Dr. Howard Small, V.M.D., of Forest Lakes Animal Clinic in Sarasota said it's never easy for owners to know when is time to euthanize a pet, but there are some signs to look for at home.
"When your pet stops doing what it loves, and responding to you," explained Dr. Small. " For example, if it's not moving around, not coming out for food, if it's having to be carried out to defecate or urinate all the time, if it's shaking, there are clinical signs you may see," said Dr. Small.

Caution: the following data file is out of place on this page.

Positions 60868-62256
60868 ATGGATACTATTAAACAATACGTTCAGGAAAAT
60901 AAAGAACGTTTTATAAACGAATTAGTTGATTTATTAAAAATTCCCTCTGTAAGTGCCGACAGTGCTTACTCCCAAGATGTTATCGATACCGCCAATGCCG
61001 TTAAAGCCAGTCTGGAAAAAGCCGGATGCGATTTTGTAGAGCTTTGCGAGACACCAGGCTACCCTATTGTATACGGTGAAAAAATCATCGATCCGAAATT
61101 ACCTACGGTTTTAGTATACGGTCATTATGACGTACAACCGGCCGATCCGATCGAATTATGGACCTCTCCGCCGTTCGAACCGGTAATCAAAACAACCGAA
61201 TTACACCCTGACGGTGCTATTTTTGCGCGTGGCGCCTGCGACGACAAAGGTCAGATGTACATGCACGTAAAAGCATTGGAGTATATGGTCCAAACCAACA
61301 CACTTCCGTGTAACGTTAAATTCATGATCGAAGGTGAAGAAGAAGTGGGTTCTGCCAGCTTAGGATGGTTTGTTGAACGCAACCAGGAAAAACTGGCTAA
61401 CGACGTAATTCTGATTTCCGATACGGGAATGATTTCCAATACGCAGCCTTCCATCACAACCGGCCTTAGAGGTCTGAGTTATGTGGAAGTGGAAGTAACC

That's the time to talk to your veterinarian who will guide you, but don't act out of convenience added Dr. Small.
Dr Small said, "don't euthanize a pet because you are going away on a trip, or you just don't want this pet anymore. We can certainly adopt out that pet, talk to your veterinarian, or talk to a local no-kill animal shelter."
Dr. Small said the decision to give another pet a home after your pet has passed is a very personal one. Don't think of it as replacing a pet; think of it as giving another pet a great home.
When the time comes I think it's best for you to be there with your pet, either with a friend or a family member for support to come in with you
Although saying goodbye is never easy, the best time to let go is when there is still some tail wag, or purr left.